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    $\begingroup$ Taras, your example is very nice--purely conceptual, very clean. $\endgroup$ – Wlod AA Jul 9 '17 at 16:29
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@Victor has pointed out to my error in the pre-edited version--thank you, Victor. Now everything IS under control and FIXED.

Here, after @TarasBanakh, there is another example of a quotient map $\ q: X\rightarrow X/{\sim} $ such that $X$ is compact but there is no compact subset $Y\subseteq X$ such that $f(Y)=f(X)$.

Let $Q\subset\mathbb R$ be the set of all rational numbers. Let $\ J:=[0;1]:=\{x\in\mathbb R: 0\le x\le 1\},\ $ Define

$$ X\ :=\ \{(x\ y)\in J^2\,:\, |\{x\ y\}\cap Q| = 1\} $$

And let $\ p:X\rightarrow J\ $ be the projection $\ p(x\ y)\ := x.\ $ Then $p$ is onto, and for every $A\subseteq J$ we have:

  1. $p^{-1}(A)$ is open in $X$ when $A$ is open in $J$ because $p$ is induced by the Cartesian projection;
  2. $p^{-1}(A)$ is not open in $X$ when $A$ is not open in $J$ because $p^{-1}(x)$ is dense in $\ \{x\}\times J\ $ for every $\ x\in J.\ $

Thus, $\ p\ $ is topologically equivalent to the respective quotient map.

More than this, $p$ is an open map. Indeed, sets

$$ B_{abcd}\ :=\ ((a;b)\times(c;d))\,\cap\, X$$

form a topological base of $X$, and $\ p(B_{abcd}) = (a;b)\cap J.\ $ Thus $p$ is an open map.

 

Let $\ Y\subseteq X\ $ be a compact subset such that $\ p(Y)=[0;1]\ $ (a proof by contradiction). Then $\ Y\ $ is a countable union of its compact subsets $\ C_a:=(\{a\}\times\mathbb R)\cap Y\ $ and $\ D_a:=(\mathbb R\times\{a\})\cap Y,\ $ where $\ a\ $ runs over rational numbers. Then sets $\ p(C_a)\ $ and $\ p(D_a)\ $ are compact and they cover $\ [0;1].\ $ Thus, by Baire's theorem one of these projections must have a non-empty interior in $\ [0;1]\ $ -- a contradiction. Thus such $\ Y\ $ does not exist.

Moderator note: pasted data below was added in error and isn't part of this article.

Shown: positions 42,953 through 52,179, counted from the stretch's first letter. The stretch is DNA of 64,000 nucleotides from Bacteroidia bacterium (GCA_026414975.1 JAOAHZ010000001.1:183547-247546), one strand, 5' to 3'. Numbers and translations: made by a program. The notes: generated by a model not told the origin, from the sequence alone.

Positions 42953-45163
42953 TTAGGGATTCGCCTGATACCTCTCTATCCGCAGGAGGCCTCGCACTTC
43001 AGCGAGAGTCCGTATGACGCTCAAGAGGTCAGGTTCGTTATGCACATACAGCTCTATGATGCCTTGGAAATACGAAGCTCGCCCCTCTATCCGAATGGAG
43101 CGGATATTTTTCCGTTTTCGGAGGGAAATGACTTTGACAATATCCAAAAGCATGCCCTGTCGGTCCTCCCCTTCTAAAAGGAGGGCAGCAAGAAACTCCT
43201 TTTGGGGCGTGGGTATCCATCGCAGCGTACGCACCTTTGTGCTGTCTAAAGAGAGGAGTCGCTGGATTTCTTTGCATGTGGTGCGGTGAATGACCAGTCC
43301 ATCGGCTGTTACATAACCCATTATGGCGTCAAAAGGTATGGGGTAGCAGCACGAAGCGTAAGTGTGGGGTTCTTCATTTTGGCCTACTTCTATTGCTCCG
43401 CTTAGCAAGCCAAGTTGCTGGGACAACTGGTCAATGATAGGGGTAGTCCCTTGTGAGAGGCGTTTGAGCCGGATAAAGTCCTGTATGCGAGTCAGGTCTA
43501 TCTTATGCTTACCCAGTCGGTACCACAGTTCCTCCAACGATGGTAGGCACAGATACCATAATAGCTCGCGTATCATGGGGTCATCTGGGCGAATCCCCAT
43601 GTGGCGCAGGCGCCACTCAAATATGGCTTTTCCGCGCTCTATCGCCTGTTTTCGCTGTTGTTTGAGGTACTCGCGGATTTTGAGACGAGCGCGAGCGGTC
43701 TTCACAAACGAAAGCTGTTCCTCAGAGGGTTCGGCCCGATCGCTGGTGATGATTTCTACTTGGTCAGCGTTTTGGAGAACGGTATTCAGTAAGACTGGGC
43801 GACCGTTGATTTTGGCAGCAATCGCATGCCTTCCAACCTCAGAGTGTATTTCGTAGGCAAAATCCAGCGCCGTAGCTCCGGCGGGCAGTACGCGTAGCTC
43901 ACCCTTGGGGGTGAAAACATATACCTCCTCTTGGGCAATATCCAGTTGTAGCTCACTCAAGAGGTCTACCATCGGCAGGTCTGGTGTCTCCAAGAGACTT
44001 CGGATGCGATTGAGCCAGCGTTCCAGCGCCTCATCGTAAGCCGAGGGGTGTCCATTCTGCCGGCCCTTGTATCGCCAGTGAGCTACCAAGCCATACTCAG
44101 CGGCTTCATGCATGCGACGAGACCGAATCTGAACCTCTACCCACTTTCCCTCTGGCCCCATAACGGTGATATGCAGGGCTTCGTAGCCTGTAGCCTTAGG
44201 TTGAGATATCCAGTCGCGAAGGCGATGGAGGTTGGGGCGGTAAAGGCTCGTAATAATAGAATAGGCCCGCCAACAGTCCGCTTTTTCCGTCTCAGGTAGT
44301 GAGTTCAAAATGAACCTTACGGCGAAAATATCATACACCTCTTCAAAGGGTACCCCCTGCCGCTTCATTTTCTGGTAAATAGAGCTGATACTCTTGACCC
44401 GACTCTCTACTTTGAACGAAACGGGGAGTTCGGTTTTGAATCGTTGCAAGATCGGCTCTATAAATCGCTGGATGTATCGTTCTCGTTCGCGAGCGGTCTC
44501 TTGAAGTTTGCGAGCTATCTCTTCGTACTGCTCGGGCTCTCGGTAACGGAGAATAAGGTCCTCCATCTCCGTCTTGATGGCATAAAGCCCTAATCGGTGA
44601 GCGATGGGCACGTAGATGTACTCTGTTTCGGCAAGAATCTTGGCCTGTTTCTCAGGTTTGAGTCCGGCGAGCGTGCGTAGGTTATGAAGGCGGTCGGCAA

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    $\begingroup$ By the way, open maps between completely metrizable spaces are compact-covering (this follows from the 0-dimensional Michael Selection Theorem). So, the space $X$ in the example of @Wlod-AA is not (and cannot be) complete (unlike to the topological sum of all convergent sequences which is completely metrizable). $\endgroup$ – Taras Banakh Jul 9 '17 at 15:58
  • $\begingroup$ My example has its modest advantage, it is metric separable (i.e. a kind of small). $\endgroup$ – Wlod AA Jul 9 '17 at 16:34
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    $\begingroup$ and the map is open, not just quotient! $\endgroup$ – Taras Banakh Jul 9 '17 at 16:38
  • $\begingroup$ What happens with the sets $\{(t,0):\, t\in J\}$ and $\{(0,t):\, t\in J\}$? Are they in $X$? If yes, their union is the required $Y$. Or, perhaps, you meant $\{x,y\}$ not $\{xy\}$ in your formula? $\endgroup$ – Victor Jul 11 '17 at 18:50
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    $\begingroup$ I have fixed my $X$ already. Give me a couple minutes extra for LaTeX. $\endgroup$ – Wlod AA Jul 14 '17 at 3:16